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Mount Young (California)

Coordinates: 36°34′52″N 118°19′39″W / 36.5810416°N 118.3276232°W / 36.5810416; -118.3276232
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Mount Young
Southeast aspect centered, at dawn
Highest point
Elevation13,176 ft (4,016 m)[1]
Prominence381 ft (116 m)[1]
Parent peakMount Hale (13,494 ft)[2]
Isolation0.86 mi (1.38 km)[2]
ListingSierra Peaks Section
Coordinates36°34′52″N 118°19′39″W / 36.5810416°N 118.3276232°W / 36.5810416; -118.3276232[3]
EtymologyCharles Augustus Young
Mount Young is located in California
Mount Young
Mount Young
Location in California
Mount Young is located in the United States
Mount Young
Mount Young
Mount Young (the United States)
LocationSequoia National Park
Tulare County
California, U.S.
Parent rangeSierra Nevada
Topo mapUSGS Mount Whitney
Age of rockCretaceous
Mountain typeFault block
Type of rockgranite
First ascentSeptember 7, 1881[4]
Easiest routeclass 2 South slope[5]

Mount Young is a 13,176-foot-elevation (4,016-meter) mountain summit located west of the crest of the Sierra Nevada mountain range in Tulare County, California.[3] It is situated in Sequoia National Park, and is two miles (3.2 km) west of Mount Whitney, one mile northwest of Guitar Lake, and one mile southwest of Mount Hale, the nearest higher neighbor. The John Muir Trail traverses below the south and west aspects of the mountain, providing access. Topographic relief is significant as the southwest aspect rises 2,300 feet (700 meters) above Whitney Creek in approximately one mile. Mt. Young ranks as the 117th highest summit in California.[2]


In 1881, Rev. Frederick H. Wales of Tulare climbed Mount Young, where he left a record of its name, and the name of the peak south of it, for which he suggested the name "Mount Hitchcock."[6] Wales Lake, one mile to the northeast of Mt. Young, was named after him.[7] This mountain's name was officially adopted in 1909 by the U.S. Board on Geographic Names to honor the eminent American astronomer Charles Augustus Young (1834–1908).[3] Young was teaching at Dartmouth College while Wales was a Dartmouth student (1872 graduate). The first ascent of the summit was made September 7, 1881, by Frederick H. Wales, William B. Wallace, and Captain James Wright.[8] During the same month, Wales also made the first ascent of Mount Hitchcock and Mount Kaweah.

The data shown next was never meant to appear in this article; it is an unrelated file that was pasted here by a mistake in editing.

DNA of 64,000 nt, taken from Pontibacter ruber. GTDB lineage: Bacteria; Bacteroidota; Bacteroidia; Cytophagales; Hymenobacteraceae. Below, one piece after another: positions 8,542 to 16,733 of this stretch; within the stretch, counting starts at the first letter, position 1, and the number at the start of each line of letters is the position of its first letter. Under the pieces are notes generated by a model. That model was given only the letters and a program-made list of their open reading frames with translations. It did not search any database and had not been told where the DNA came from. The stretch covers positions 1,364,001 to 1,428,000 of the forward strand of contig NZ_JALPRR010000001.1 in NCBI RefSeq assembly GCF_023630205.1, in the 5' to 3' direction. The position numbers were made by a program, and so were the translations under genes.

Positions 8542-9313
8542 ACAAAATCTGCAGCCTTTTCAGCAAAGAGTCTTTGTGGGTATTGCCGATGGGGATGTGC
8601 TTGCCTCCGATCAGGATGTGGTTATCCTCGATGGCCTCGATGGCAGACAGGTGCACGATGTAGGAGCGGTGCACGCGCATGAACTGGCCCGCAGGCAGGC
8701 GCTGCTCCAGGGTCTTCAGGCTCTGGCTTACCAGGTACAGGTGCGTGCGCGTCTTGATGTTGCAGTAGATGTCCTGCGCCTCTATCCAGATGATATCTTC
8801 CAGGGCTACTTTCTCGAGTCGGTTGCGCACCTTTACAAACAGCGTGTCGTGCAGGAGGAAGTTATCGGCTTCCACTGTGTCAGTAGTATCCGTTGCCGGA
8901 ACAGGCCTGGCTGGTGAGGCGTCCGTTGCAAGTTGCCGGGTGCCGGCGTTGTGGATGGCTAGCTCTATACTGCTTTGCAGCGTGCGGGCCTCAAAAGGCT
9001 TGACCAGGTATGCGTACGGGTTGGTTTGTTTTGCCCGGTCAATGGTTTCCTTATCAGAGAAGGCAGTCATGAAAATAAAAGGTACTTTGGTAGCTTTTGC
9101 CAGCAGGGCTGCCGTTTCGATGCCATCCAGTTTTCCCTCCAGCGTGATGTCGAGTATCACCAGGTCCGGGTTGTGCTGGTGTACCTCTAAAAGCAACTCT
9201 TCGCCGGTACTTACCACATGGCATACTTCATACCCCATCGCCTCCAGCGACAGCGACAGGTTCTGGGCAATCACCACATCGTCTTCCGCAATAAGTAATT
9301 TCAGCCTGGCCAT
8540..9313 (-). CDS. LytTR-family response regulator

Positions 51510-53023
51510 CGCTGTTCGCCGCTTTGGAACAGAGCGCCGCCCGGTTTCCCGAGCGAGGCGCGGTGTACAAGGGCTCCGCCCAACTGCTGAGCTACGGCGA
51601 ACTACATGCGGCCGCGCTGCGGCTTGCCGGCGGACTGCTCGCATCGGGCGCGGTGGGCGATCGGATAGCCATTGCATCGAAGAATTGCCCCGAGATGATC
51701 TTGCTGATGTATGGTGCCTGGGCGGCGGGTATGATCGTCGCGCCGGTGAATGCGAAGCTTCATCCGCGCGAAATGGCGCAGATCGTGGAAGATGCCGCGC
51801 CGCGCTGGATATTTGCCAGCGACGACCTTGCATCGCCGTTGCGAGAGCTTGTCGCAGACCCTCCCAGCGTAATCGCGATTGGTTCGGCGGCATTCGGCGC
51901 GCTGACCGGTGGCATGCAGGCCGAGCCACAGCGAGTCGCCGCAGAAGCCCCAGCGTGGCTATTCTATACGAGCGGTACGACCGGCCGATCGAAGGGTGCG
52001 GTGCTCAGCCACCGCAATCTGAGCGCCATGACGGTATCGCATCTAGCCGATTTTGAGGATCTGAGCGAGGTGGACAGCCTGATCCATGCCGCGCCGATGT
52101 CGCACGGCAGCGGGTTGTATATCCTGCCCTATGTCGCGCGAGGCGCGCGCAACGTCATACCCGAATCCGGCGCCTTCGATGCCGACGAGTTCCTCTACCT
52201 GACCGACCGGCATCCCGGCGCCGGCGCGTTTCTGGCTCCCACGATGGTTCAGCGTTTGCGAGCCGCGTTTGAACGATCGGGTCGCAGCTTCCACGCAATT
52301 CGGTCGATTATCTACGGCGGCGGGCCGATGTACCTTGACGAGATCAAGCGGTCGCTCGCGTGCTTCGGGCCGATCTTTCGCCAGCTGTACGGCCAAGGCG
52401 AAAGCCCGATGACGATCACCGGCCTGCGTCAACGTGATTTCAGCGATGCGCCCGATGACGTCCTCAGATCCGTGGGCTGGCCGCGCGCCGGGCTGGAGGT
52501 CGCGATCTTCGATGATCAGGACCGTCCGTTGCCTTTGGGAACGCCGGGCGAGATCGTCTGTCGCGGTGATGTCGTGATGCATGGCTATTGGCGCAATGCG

According to the Köppen climate classification system, Mount Young has an alpine climate.[9] Most weather fronts originate in the Pacific Ocean, and travel east toward the Sierra Nevada mountains. As fronts approach, they are forced upward by the peaks, causing them to drop their moisture in the form of rain or snowfall onto the range (orographic lift). Precipitation runoff from this mountain drains west to the Kern River via Wallace and Whitney Creeks.

See also[edit]

Mt. Young (centered) and Guitar Lake, from Mt. Whitney area


  1. ^ a b "Mount Young, California". Peakbagger.com. Retrieved 2021-05-17.
  2. ^ a b c "Young, Mount - 13,175' CA". listsofjohn.com. Retrieved 2021-05-17.
  3. ^ a b c "Mount Young". Geographic Names Information System. United States Geological Survey, United States Department of the Interior. Retrieved 2021-05-17.
  4. ^ Francis P. Farquhar, Place Names of the High Sierra (1926)
  5. ^ John D. and Ruth Mendenhall, Arthur B. Johnson, Braeme Gigas, Howard Koster, A Climber’s Guide to the High Sierra, (1954)
  6. ^ Francis P. Farquhar, Place Names of the High Sierra (1926)
  7. ^ "Wales Lake". Geographic Names Information System. United States Geological Survey, United States Department of the Interior. Retrieved 2021-05-16.
  8. ^ R. J. Secor, The High Sierra Peaks, Passes, Trails, 2009, Third Edition, Mountaineers Books, ISBN 9781594857386.
  9. ^ Peel, M. C.; Finlayson, B. L.; McMahon, T. A. (2007). "Updated world map of the Köppen−Geiger climate classification". Hydrol. Earth Syst. Sci. 11. ISSN 1027-5606.

External links[edit]